Allowing transmission of narcissism through asking questions and caressing the replier’s foot regardless of the given answer.

Group Three

Cutartist leaders: Mansooreh Panahbarkhoda, Hamid Reza Sadeghi

Creators: Esmail Bazparan, Hamed Salehizadeh, Narges Rafiee Ayyoobloo, Fatemeh Jahangiri, Elnaz Abdollahi, Pegah Pashangeh, Babak Bafahm, Zahra Khosheghbal, Behamin Boostani, Fatemeh Eksiri Box 7

Allowing transmission of lust through palpatory mediator. One performer inserts his hands into holes perforated in the box, the other rubs his hands with different bags (greasy, soft, warm) filled with water.

Box 8

Allowing transmission of philosophy through alteration of a meaningless text (palimpsest?).

Box 9

Allowing verbal communication but with human interference. Inside the middle box, sits a cutartist who alters texts thrown into the box before passing it to the other side.

On 5th Aug. 2010, a lecture by Bavand Behpoor titled ‘Performance as Art and Theoretical Framework’ was hold at Howzeh Honari Institute in Shiraz. This was followed in the next day by a workshop, the report of which is accessible on the website. The Persian text of the lecture can be accessed on the corresponding page. The following is an excerpt of the lecture:

Goethe summarizes five philosophical doctrines related to performativity as Faust tries to translate the New Testament into German: ‘In the beginning was the Word . . .’

‘Tis writ, ‘In the beginning was the Word.’

I pause, to wonder what is here inferred.

The Word I cannot set supremely high:

A new translation I will try.

I read, if by the spirit I am taught,

This sense: ‘In the beginning was the Thought.’

This opening I need to weigh again,

Or sense may suffer from a hasty pen.

Does Thought create, and work, and rule the hour?

‘Twere best: ‘In the beginning was the Power.’

Yet, while the pen is urged with willing fingers.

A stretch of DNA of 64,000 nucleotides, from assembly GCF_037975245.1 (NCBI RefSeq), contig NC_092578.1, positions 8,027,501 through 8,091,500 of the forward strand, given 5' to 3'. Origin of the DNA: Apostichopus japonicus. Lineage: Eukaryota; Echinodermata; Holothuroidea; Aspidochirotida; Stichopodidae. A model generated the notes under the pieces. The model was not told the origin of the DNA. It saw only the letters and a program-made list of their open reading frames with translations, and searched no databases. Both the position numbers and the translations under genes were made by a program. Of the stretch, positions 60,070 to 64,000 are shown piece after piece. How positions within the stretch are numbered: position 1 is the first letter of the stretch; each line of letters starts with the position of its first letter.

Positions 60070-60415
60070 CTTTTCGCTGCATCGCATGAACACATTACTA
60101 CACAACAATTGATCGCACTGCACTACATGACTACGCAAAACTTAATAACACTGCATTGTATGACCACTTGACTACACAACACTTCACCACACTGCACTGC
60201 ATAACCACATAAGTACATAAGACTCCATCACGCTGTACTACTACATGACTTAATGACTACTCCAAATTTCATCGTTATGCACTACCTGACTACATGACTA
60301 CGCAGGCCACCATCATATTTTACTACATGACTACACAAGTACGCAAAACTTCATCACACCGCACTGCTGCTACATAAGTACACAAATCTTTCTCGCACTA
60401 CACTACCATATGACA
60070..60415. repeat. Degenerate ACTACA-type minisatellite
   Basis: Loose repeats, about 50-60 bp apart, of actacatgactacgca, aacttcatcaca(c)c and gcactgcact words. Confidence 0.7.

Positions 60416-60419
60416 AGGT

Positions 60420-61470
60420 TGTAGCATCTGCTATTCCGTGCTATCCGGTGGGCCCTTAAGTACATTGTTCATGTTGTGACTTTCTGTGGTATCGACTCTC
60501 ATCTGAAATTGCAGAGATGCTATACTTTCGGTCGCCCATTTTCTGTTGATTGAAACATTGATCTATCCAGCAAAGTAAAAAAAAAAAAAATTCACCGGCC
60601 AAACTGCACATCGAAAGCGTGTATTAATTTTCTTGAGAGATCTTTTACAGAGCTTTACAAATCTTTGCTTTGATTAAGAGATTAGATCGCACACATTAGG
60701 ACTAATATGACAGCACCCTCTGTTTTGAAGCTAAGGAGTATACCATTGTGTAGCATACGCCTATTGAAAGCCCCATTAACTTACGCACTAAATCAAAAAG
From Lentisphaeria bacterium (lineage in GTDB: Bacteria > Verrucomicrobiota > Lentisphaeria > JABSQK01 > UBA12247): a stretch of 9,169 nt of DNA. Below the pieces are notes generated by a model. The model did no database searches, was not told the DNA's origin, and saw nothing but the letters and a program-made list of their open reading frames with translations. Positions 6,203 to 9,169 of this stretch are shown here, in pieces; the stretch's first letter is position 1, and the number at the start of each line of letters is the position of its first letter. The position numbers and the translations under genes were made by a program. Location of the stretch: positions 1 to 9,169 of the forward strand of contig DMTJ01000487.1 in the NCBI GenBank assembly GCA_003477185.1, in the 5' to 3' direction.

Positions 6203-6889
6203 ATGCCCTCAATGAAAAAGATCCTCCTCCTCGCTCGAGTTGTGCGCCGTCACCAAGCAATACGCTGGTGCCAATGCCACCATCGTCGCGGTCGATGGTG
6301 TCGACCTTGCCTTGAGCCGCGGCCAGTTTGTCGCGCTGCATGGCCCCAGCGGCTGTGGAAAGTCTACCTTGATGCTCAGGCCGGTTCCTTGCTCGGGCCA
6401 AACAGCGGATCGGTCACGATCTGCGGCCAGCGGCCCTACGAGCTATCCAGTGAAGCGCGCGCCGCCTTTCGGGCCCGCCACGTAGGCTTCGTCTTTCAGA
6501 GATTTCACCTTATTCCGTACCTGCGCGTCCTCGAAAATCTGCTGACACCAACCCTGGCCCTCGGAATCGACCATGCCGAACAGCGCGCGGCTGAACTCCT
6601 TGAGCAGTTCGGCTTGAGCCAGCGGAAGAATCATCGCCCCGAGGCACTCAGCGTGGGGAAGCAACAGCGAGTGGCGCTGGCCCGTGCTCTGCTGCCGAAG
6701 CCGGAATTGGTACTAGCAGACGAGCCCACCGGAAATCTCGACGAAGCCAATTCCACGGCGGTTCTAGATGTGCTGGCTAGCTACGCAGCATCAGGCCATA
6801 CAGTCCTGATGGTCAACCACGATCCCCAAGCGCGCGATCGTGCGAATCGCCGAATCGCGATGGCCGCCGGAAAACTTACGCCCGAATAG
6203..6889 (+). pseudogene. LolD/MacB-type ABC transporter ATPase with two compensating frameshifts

A sense of doubt and hesitancy lingers.

The spirit comes to guide me in my need,

I write ‘In the beginning was the Deed.’

(J.W.Goethe (1976) Faust: Part One (London: Penguin), p.71.)

In short, Faust is trying nominalism, Cartesiansim, Nietzschean philosophy and performativity to make sense of this line in Saint John. His act of translation and scripture is also in itself a reference to the problem of necessity and free will.

Cutartists’ workshop in Shiraz was held on 5th Aug. 2010 at Howzeh Honari Institute. 30 attendants were divided into three groups each led by two cutartists. Eight cutartists from Yazd, Isfahan and Tehran had come together to make this event possible. Bavand Behpoor and Hadis Aghakhanbeigi acted as the link between the groups.

The workshop consisted of five stages. In the first, each group was to build out of cardboard three boxes measuring 100*100*40cm. In the second stage, the participants had to think of a list of phenamena to transfer through the boxes and how the design of a box can make this transmission indirect and via a new medium. Then, each group had to choose three of ideas and redesigned boxes accordingly.  In the third phase, the boxes were transformed through additions and omissions.

In the fourth phase, two participants from another group would test the function of boxes in front of the whole participants.

In the fifth and final stage, the works of all groups were put together to form a different project. The boxes created a single machine with several entrances through which different objects were inserted. The outputs were amazing!

Graphic Design: Morteza Mahallati


As we were founding our group, we thought of a group that can be art in itself. A group which is more oriented towards the process of making art than the product itself. It is absolutely crucial to us how we interact with one another and in our group, enjoying the process is a must. Therefore, it is an artist-oriented group rather than audience-oriented, although you cannot usually tell for sure who is the audience and who is the artist. Our set of rules are set as such:

1. It is important to be on time. So we make money out of late-comers. For every quarter of an hour, you pay a fine;

2. It is easy to enter the group even easier to leave it, but quite hard, financially, to re-enter it once you have left. For each session you are absent, you pay a fine;

3. Each new member contributes a sum to group upon entrance;

4. The acceptance of every new member is dependent upon the approval of all previous members;

5. Ideas to be performed by the group are formed collectively. However, all the members of the group help to execute the ideas of every other member when the idea is worth it!

6. The main material of our performances are cardboards, wet glue labels, and people. Ideas most be translated into the determined material;

7. We love to design and build the space of our performances;

8. We do not limit ourselves to galleries or learned audience. We enjoy working for people. We would love to be looked upon and paid as workers;